Philly’s suburbs are crucial to the presidential race. After the first debate, some voters are wincing at the Biden-Trump rematch

Voters in Bucks and Montgomery counties could prove pivotal in deciding the outcome of the 2024 presidential election.

Elisha Morris

Elisha Morris, of Norristown, at the Montgomery County Democratic Committee headquarters' watch party (Kenny Cooper/WHYY)

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Securing a win in Pennsylvania is crucial for unlocking any presidential campaign. In 2020, President Joe Biden found the key: the Philadelphia suburbs.

That election saw a boost in the size of the suburban electorate and its support for the Democratic nominee. Biden defeated Trump in those four counties by a margin of more than 280,000 votes. This cycle, the suburbs of Pennsylvania continue to play a major role.

On Thursday night, equipped with lawn chairs and full plates of home-cooked food, dozens of Biden supporters gathered inside of the Montgomery County Democratic Committee’s headquarters in Norristown.

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They’ve seen this movie before, yes.

But four years later, attendees at one debate watch party were looking forward to President Joe Biden nailing former President Donald Trump on threats to abortion, democracy and the social safety net. Some winced at the sequel.

“I was hoping that we would at least stand our ground and be able to stand up to Trump and not let him just talk about random things,” said Amanda Baker, of Pottstown. “But, I don’t know if that happened.”

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There were some shaky moments from Biden, but the chasm between Trump and the Democratic Party was enough fuel to keep the left-leaning crowd energized.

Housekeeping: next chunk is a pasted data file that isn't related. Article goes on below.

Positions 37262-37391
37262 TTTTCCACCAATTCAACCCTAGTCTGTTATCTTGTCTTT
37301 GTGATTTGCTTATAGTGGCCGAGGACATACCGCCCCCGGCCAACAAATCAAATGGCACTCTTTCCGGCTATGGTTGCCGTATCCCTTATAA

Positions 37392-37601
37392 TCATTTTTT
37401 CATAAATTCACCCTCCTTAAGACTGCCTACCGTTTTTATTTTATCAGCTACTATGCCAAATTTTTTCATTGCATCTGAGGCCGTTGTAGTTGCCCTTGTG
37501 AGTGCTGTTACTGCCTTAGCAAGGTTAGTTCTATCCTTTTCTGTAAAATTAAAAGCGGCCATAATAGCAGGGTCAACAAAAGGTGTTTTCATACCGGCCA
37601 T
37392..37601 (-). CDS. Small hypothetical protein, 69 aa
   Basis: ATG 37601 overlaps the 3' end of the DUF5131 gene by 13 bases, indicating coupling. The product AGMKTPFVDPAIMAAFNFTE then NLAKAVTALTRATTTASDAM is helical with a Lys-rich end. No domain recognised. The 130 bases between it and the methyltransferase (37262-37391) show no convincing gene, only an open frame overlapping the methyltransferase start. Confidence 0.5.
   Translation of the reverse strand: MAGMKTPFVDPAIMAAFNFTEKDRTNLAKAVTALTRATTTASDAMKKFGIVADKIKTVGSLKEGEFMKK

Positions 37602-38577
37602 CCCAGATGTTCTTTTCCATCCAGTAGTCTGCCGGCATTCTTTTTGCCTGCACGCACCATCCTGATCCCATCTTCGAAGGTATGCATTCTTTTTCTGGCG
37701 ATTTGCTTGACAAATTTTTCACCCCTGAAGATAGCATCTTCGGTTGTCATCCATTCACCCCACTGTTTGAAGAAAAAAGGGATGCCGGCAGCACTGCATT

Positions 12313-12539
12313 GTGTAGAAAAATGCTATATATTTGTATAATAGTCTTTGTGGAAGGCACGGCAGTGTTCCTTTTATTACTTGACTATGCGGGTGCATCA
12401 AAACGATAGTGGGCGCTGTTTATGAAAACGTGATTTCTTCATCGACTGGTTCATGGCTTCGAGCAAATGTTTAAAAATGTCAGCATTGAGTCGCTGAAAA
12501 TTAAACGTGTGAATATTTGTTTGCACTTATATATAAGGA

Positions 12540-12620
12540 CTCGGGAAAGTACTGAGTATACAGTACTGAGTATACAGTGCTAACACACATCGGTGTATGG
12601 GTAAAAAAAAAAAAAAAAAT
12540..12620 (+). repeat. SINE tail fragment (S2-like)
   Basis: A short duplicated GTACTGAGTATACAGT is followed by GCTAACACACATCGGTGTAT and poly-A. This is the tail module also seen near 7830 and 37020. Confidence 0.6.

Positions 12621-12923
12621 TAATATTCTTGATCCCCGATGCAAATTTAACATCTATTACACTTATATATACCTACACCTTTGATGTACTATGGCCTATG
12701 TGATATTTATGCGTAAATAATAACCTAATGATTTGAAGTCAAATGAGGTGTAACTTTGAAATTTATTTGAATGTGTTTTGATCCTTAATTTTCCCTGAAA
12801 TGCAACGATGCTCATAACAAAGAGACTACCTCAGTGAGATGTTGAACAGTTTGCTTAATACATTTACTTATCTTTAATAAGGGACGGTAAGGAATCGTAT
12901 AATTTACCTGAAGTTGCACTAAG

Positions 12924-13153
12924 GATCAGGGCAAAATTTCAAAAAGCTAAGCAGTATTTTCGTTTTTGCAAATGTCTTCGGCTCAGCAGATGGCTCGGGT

Biden’s strongest moment with his remote audience occurred around the halfway mark — when he went on the offensive. In reference to Trump’s recent conviction in the hush money trial, Biden said Trump has “the morals of an alley cat.”

The jab elicited the largest collective hoot of the night. During the commercial break, the group of more than 60 people took an ice cream break.

“He’s Uncle Joe,” said Elisha Morris, of Norristown. “He may have fumbled a couple of words there. He may have fumbled on a couple of sentences, but he was clear and concise throughout the night.”

Elisha Morris
Elisha Morris, of Norristown, at the Montgomery County Democratic Committee headquarters’ watch party (Kenny Cooper/WHYY)

Mark Weiss, a Democratic committee person in Abington Township, wasn’t super enthusiastic about the performance.

“I was hoping that President Biden would be a little bit more glib. I think he improved after the first couple of questions, but there were some moments that I was like — uh,” Weiss said.

He wanted to hear more policy and less Trump.

Jason Salus, chair of the Montgomery County Democratic Committee, believes Biden accomplished his goal of expressing his accomplishments in office — even if there were some stumbles along the way.

“If you listen to the content of the president’s answers, he’s right on the issues. I call it suburban sensibility where the tax system is fair, where working folks have a shot, where our rights are protected and defended,” Salus said. “Those are the things that suburban voters care about.”